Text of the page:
This was a typical scene up and down Florida’s East Coast this weekend as the highest tides of the season, aggravated by heavy rain in some places, caused street flooding. More flooding was likely Monday. Note that a lot of this is salt water. (Image credit: William Churchill/ NWS-Key West)
More on the East Coast forecast: Rain, wind, etc. etc. etc. (Image credit: NWS-Melbourne)
The meandering system in the Central Atlantic crawled to a stop southeast of Bermuda on Monday morning and became Tropical Depression 27 [UPGRADED TO TROPICAL STORM EPSILON AT 1 1 A.M.] Forecasters at the National Hurricane Center predicted it would become Tropical Storm Epsilon later today and would strengthen into a hurricane by Thursday morning as it moves generally northwest. It may swipe Bermuda as a hurricane early Friday morning.
Forecasters said it would likely top out as an 85-mph Category 1 hurricane by the end of the week.
There is another disturbance in the Bahamas that was dishing out copious rainfall amounts to parts of South and Central Florida.
Torrential rains were moving onshore from the Atlantic into South Florida and were adding to an already dicey situation at the coast due to the highest tides of the season. A Coastal Flood Advisory was in effect until 8 p.m.
The area it was not on the NHC’s radar as wind shear was at a high 30-40 knots. Shear was forecast to increase over the next 24 hours in the western Bahamas and South Florida.
There was still some potential for a disturbance in the western Caribbean to get started, although development chances edged down to 20 percent over the next five days. There, wind shear Monday morning was at a more accommodative 10-15 knots.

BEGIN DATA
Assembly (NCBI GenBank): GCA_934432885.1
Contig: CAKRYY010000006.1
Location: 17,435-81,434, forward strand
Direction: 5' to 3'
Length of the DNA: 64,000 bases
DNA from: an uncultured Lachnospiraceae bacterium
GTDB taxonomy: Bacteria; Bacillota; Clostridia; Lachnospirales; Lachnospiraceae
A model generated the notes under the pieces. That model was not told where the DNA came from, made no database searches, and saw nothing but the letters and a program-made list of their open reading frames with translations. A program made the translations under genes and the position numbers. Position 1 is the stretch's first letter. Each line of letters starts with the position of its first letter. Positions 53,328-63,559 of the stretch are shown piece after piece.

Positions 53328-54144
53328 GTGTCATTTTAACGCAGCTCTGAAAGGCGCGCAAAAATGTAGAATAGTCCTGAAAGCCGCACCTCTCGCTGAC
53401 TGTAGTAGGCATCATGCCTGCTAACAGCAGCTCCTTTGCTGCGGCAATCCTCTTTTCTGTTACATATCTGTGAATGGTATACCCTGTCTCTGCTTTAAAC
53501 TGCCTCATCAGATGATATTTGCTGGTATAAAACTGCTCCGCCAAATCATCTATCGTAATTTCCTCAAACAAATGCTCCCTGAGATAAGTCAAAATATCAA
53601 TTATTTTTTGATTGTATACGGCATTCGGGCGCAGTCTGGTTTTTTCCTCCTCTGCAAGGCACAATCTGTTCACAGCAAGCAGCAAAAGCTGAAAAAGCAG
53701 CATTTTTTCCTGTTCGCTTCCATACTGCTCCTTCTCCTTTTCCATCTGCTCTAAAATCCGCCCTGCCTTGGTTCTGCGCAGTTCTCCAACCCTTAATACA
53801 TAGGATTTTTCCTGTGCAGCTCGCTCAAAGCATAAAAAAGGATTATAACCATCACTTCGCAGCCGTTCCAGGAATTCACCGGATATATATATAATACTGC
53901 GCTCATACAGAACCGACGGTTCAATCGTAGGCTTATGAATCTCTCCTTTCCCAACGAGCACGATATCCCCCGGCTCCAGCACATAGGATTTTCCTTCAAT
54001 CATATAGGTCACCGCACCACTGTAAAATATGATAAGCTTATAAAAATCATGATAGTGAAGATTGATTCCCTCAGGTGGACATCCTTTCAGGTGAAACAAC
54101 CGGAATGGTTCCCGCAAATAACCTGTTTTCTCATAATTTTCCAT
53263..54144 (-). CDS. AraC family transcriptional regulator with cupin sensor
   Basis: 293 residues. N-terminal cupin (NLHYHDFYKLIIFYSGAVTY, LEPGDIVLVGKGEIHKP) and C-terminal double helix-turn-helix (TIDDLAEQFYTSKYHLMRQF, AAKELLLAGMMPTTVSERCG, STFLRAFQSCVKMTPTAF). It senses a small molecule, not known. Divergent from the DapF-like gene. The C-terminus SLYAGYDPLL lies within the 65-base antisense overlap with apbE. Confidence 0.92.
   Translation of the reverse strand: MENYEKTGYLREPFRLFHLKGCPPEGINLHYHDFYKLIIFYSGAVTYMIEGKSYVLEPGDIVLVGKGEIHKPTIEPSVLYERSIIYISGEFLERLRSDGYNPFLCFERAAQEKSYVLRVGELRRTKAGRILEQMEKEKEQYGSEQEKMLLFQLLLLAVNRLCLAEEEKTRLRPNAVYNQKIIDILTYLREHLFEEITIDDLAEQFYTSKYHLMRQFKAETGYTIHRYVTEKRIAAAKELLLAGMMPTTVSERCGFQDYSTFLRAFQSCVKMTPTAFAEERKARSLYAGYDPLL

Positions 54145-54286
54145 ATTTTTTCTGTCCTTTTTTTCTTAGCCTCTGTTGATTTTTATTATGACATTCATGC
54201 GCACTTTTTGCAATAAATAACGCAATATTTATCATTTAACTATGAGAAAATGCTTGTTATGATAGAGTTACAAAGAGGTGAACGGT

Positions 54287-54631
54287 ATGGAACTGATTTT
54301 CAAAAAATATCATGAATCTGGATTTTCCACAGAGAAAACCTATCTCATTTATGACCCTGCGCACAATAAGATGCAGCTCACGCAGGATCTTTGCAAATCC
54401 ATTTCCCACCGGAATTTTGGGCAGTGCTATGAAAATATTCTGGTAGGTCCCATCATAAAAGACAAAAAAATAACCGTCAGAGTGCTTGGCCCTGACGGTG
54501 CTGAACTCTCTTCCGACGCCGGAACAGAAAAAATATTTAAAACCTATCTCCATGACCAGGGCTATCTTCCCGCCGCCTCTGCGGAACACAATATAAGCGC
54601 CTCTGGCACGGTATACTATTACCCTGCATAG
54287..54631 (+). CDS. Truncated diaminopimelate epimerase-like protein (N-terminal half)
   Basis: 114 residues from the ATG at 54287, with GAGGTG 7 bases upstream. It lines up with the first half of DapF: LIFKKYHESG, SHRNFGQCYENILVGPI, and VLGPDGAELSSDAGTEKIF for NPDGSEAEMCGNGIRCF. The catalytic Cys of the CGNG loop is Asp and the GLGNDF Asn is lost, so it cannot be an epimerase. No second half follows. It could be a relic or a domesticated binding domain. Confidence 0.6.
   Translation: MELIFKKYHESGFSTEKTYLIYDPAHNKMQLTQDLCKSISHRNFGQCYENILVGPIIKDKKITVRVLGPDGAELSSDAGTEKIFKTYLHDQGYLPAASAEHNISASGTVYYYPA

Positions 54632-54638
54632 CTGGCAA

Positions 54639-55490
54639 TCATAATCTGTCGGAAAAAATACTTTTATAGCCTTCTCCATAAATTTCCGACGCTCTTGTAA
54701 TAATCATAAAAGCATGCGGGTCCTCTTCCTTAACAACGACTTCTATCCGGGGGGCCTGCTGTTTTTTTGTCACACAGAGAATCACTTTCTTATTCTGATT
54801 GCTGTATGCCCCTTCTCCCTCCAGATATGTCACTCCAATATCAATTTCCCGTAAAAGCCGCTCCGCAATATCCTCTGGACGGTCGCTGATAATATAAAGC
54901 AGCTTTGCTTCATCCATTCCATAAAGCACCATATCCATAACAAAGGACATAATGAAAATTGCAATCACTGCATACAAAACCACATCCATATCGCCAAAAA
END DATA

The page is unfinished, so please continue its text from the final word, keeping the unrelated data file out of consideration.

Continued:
The early morning run of the GFS dropped the idea of a system in the western Caribbean later this week. The European (ECMWF) is clear the rest of the week, while the early morning run of the GFS Parallel still showed a low forming Friday west of Jamaica, which rolls over Cuba and into the Central Bahamas early next week.
National Weather Service forecasters in Miami said a front may stall over North Florida as we head toward the weekend, and that “higher than normal uncertainty” exists for next weekend’s forecast.
RECORD WATCH: The low in Fort Lauderdale Sunday was a balmy 81, which busted a record warm low of 80 set just last year. Miami’s low was 79, tying a record low set 92 years ago in 1928.
Up the coast in Melbourne, the low was 78, breaking a record warm low of 76 set two years ago. Vero Beach broke a record with 77, beating the record of 76 set in 2016; ditto for Fort Pierce.